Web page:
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In the beginning, it was the water that drew the first occupants of the San Antonio area. Long before the first Spanish explorers passed through the area in 1691 and 1709, native Indians were drawn to the freely flowing San Antonio and San Pedro Springs. Primarily hunter gathers, lasting traces of their presence is sparse, therefore, the recorded history of San Antonio as we know it begins with the founding on May 1, 1718 of Mission San Antonio de Valero by Father Antonio Olivares near San Pedro Springs. Four days later, a military presidio was founded nearby. These outposts shared a dual role, to convert and domesticate the free roaming Indians of the area and to serve as halfway station/supply point for other Spanish missions in East Texas. Several years later, both the mission and the presidio had been relocated a few miles farther to the south in the area surrounded by a great bend of the San Antonio River (which was thereafter destined to become the heart of today’s downtown San Antonio).
Continuing difficulties in defending their outposts in the east against further incursions by the French led the Spanish to bolster and expand their presence in San Antonio. In 1720, Father Antonio Margil established Mission San Jose y San Miguel de Aguayo to serve bands of Indians that were rivals to the 1st area mission. In 1731, three more missions, Nuestra Senora de la Purisima Concepcion de Acuna, San Juan Capistrano, and San Francisco de la Espada were founded. Also that year, 55 immigrants from the Canary Islands arrived to form the settlement of San Fernando de Bexar. An extensive acequia system was also begun to supply water to the missions and their farmlands. While only fragments of the system still exist today, the Espada Acequia remains intact and functioning. This segment includes the historic Espada Dam (with a reverse curvature that stands against conventional wisdom) and the aqueduct, built to carry the acequia water over Piedras Creek. Today, Missions Concepcion, San Jose, San Juan, and Espada, their adjacent land, and the Espada Acequia and Aqueduct are connected via the Mission Trail and comprise the San Antonio Missions National Historic Park. A Visitors Center is located at Mission San Jose, which is known as the “Queen of the Missions”.
The missions never supported a very large native population. While the Indians sought a steady supply of food and refuge within the protective mission walls from other hostile roaming bands, this contact also exposed them to European illnesses, decimating their numbers. The friars efforts to indoctrinate their charges in the ways of Christianity also conflicted with their own centuries old spiritual beliefs.
While the missions continued to struggle, the Spanish presence in the Villa of Bexar expanded with the 1749 establishment of the presidential captain’s house (today known as the Spanish Governor’s Palace) and the 1758 completion of San Fernando de Bexar Church (which later became a cathedral). By 1795, all the missions had been secularized and San Antonio de Valero had been converted into a military barracks. In 1803, a Mexican cavalry unit from Alamo de Parras moved into the old church buildings and the structure acquired the nickname by which it is known today.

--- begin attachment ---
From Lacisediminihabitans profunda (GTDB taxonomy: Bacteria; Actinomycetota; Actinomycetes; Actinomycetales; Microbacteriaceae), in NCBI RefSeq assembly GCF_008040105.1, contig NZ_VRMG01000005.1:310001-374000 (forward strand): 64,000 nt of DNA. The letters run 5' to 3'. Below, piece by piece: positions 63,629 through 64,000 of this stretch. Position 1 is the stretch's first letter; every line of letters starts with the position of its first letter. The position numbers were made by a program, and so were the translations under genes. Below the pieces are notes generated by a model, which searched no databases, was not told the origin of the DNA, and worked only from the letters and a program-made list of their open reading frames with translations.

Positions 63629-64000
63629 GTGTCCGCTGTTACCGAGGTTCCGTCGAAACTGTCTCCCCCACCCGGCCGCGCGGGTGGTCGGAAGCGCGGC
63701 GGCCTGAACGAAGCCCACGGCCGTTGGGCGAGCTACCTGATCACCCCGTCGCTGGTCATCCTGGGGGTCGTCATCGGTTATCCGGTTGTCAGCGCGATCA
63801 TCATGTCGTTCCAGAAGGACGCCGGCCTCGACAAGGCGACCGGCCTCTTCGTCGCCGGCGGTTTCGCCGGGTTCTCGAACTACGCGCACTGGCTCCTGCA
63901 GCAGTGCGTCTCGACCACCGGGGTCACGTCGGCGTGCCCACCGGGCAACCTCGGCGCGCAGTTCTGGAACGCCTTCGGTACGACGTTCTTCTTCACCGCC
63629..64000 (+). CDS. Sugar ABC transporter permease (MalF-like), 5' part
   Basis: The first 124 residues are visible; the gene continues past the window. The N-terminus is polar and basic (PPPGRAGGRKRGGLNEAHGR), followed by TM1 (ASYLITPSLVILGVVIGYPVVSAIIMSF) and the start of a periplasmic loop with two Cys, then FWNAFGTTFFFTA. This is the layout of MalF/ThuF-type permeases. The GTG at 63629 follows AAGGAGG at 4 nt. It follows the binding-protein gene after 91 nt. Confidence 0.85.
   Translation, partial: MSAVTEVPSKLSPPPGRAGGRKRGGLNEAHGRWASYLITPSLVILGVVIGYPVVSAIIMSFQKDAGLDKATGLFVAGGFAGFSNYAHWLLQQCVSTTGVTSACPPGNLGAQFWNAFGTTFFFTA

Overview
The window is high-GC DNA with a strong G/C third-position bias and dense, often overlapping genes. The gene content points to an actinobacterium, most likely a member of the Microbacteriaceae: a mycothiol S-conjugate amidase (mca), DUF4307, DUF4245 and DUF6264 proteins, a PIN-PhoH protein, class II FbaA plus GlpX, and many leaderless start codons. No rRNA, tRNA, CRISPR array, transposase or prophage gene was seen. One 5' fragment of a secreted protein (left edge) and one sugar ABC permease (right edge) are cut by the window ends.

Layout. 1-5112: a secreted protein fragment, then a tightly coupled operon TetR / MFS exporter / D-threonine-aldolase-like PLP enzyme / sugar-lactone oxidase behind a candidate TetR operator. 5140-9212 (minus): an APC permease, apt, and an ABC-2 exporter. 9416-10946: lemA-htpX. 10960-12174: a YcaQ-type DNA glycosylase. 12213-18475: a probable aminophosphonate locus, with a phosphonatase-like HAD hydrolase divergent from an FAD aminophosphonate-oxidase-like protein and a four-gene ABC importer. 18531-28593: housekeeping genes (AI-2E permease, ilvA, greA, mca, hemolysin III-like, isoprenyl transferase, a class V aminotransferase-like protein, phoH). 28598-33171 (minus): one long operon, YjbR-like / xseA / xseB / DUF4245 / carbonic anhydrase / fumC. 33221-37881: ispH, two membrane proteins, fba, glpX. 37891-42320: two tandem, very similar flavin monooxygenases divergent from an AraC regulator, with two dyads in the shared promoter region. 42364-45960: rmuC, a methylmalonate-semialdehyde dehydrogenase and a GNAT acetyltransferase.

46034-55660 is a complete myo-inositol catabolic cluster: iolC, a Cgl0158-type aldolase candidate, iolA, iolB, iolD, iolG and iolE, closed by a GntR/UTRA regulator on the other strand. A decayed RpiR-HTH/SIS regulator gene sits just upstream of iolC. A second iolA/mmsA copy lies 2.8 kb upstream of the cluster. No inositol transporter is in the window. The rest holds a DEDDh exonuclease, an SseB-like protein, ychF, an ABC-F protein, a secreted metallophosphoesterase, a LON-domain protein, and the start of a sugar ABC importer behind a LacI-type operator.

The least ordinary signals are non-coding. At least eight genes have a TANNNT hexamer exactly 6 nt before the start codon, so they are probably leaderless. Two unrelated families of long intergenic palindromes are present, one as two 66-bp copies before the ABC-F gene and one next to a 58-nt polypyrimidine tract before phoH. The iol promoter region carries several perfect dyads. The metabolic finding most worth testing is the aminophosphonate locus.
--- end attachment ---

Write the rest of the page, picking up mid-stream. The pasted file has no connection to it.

By 1780, San Antonio’s population had passed 2,000. Between 1813 and 1824, it endured the turmoil of the Mexican Revolution which entailed several changes of authority until Mexico finally established its independence from Spain. Following the war, the population continued to swell with immigrants from the United States increasingly outnumbering those from Mexico. Tensions brought on by the difference in governmental structure and denial of rights by the new Mexican government were typical of the region and the time. Simmering differences led to occasional skirmishes until the Texas Revolution finally broke out in October, 1835 with the first shots fired in Gonzales, some 70 miles distant. In December 1835, the Siege and Battle of Bexar forced the surrender of Mexican forces commanded by General Martín Perfecto de Cos, the brother-in-law of the Mexican President Antonio López de Santa Anna. Cos and his troops were allowed to return to Mexico after he signed a pledge not to return.
Santa Anna was so incensed upon Cos’ return that he immediately mounted an invasion force that marched through South Texas in an unusually bitterly cold winter, arriving in San Antonio on February 23, 1836. The Texan forces that had driven the Mexican forces from the area in December had largely disbanded, leaving only 150 or so to defend the town. They hurriedly took up positions in the Alamo compound and sent messengers out seeking reinforcement. Thirty-two volunteers from Gonzales responded, but other expected reinforcements never arrived, leaving a force of less than 200 to defend against an army numbering several thousand. The story of the resulting 13 day siege and climatic battle waged by the defenders against overwhelming odds on March 6th is well known and inspires visitors from around the world today as the Alamo remains the number one visitor destination in Texas.
The long range effect of the battle is more difficult to measure. Santa Anna’s preoccupation with the Alamo certainly allowed the fledgling Texan Army under Sam Houston to organize, train, and retreat before finally defeating the Mexican Army at San Jacinto (near present day Houston) in April of that year. Had the Alamo defenders not held out and exacted such an extreme toll, Houston’s army might well have been over run and Texas’ hopes for independence stymied. A strengthened Mexico might well have held on to Texas and a huge segment of the Southwest, including New Mexico, Arizona, and California.